So, your second polygon is a different polygon than your first, but it happens to be legal because your longitude values are in range for a latitude. You'll get an error interpreting an your un-swapped point because -111.06687 less than -90, and therefore out of range for a latitude value.
A few examples might illustrate:
declare @g geography = geography::Parse('
POLYGON ((39.95601 -75.17031
-- In RC0 each point is interpreted
-- as long-lat, not lat-long.
-- We can test this:
select @g.STPointN(1).Long, @g.STPointN(1).Lat
-- returns: 39.95601 -75.17031
select @g.STIntersects(geography::Parse('POINT (39.95602 -75.1703)'))
-- returns: 1
select @g.STIntersects(geography::Parse('POINT (-75.1703 39.95602)'))
-- returns: 0
To get a new polygon for RC0 that matches your original CTP6, you need to invert each of the points. I.e.:
POLYGON ((-75.17031 39.95601,
Does this help?
Thanks so much for the clarification and also for such quick responsiveness (so rare these days!).
I see now how I got caught in this trap. When my CTP6 code failed to run in RC0, the first thing I did was fix the POINT elements by swapping lat and long (which I guessed was the problem, based on the error message).
Then, when I tried to run the POLYGON code, I got the "wrong orientation" error. So rather than just swapping lat and long like I did for POINT, I reversed the order of the POLYGON coordinates themselves. When this worked, I was naturally led to believe that the swap was for POINT only, *plus*, POLYGON point plotting was also reversed--and that I had now recreated the very same POLYGON. In fact, of course, because lat was now being treated as long in RC0, I was actually drawing a completely different polygon from a completely different part of the earth entirely, and the orientation had not in fact changed from CTP6 to RC0 (That also explains why the area calculation was different!).
Thanks to your help, I'm able to understand this clearly so I can revise the manuscript accordingly. Much appreciated!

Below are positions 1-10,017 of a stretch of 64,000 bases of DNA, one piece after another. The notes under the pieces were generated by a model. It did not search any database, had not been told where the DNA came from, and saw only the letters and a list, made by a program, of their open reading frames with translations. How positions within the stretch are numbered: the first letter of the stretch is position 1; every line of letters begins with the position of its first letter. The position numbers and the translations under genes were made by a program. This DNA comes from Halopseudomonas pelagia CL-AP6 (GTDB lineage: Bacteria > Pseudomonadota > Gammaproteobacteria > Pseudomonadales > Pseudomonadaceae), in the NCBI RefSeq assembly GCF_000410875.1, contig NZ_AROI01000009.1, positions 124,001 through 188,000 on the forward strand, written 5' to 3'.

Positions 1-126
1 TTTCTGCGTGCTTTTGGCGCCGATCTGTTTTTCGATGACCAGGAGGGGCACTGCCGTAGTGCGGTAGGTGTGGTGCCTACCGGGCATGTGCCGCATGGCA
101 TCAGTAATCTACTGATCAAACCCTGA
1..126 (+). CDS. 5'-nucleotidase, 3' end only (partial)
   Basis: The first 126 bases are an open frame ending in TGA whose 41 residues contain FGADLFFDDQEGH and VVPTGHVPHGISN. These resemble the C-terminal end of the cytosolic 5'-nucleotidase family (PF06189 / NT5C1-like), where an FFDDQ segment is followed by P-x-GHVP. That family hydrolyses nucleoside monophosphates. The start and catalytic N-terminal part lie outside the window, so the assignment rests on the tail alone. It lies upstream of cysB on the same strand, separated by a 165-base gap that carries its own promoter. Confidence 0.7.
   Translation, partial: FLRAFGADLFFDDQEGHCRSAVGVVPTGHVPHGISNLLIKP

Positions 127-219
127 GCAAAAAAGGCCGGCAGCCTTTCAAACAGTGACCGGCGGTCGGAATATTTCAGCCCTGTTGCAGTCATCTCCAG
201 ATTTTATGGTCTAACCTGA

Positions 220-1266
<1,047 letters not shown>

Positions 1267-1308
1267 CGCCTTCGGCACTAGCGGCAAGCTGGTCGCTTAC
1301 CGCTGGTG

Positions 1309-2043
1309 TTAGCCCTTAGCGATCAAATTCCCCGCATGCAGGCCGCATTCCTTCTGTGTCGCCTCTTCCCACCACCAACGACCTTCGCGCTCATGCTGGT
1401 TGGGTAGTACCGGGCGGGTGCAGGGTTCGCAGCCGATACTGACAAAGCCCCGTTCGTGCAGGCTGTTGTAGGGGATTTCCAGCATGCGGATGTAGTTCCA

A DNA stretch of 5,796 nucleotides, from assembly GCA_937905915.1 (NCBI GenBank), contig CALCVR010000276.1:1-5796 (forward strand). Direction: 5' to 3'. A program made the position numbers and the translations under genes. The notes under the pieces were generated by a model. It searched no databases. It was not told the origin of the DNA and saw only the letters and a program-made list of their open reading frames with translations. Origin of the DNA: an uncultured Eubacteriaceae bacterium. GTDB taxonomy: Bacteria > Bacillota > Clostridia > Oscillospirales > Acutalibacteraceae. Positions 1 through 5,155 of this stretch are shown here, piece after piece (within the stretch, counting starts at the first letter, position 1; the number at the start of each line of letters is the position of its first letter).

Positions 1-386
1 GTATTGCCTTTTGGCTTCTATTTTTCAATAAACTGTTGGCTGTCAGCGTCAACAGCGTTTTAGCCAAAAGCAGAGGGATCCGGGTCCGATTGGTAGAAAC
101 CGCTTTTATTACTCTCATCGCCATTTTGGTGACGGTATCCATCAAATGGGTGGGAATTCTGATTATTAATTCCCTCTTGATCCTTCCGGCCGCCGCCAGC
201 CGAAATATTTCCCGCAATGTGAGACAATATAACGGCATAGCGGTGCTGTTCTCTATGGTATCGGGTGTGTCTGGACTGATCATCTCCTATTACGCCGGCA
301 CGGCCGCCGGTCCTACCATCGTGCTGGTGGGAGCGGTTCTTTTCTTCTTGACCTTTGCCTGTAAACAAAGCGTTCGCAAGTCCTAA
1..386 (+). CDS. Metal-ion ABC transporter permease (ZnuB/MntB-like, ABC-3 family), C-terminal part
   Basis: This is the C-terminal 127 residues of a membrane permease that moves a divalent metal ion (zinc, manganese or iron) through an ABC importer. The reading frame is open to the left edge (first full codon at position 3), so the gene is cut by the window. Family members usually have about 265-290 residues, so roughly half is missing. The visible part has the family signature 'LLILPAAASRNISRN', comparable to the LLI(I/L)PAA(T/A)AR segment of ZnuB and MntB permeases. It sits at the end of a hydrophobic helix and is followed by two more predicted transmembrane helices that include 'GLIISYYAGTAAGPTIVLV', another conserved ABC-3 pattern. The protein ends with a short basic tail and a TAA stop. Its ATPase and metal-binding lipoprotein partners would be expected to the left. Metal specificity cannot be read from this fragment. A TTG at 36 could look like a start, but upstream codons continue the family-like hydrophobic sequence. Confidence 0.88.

No sweat---this stuff can get confusing. :) (Incidentally, the map viewer should help out mightily in this regard, but you will have to wait for RTM to get it.)
Cool. Can you elaborate a little bit on the map viewer? In the chapter, I talk about how to get your hands on lat/long values. I mention that (1) coordinates for all major cities in the world can be easily found with a quick Web search, (2) Microsoft Streets and Trips has a location sensor tool to give you any coordinates you point to on the map with the mouse, and (3) GPS devices for DSLR cameras can stamp digital photos with location info.
If indeed the product itself (RTM) will include a "map viewer" that can also be used to obtain coordinates, I'd of course want to include that information in the book as well. This does present a challenge, because MS Press is pushing for a complete manuscript before RTM. So any info you can get to me on this "map viewer" that will be shipped with the final product would be very much appreciated (once again :)).
Have you looked at my more recent post here: http://blogs.msdn.com/isaac/archive/2008/06/02/eye-candy-of-the-highest-order.aspx
Beyond that, perhaps you should contact me over email: isaack@...
Se foste capitati su mio vecchio post   sul tipo geografico di SQL Server 2008, e aveste provato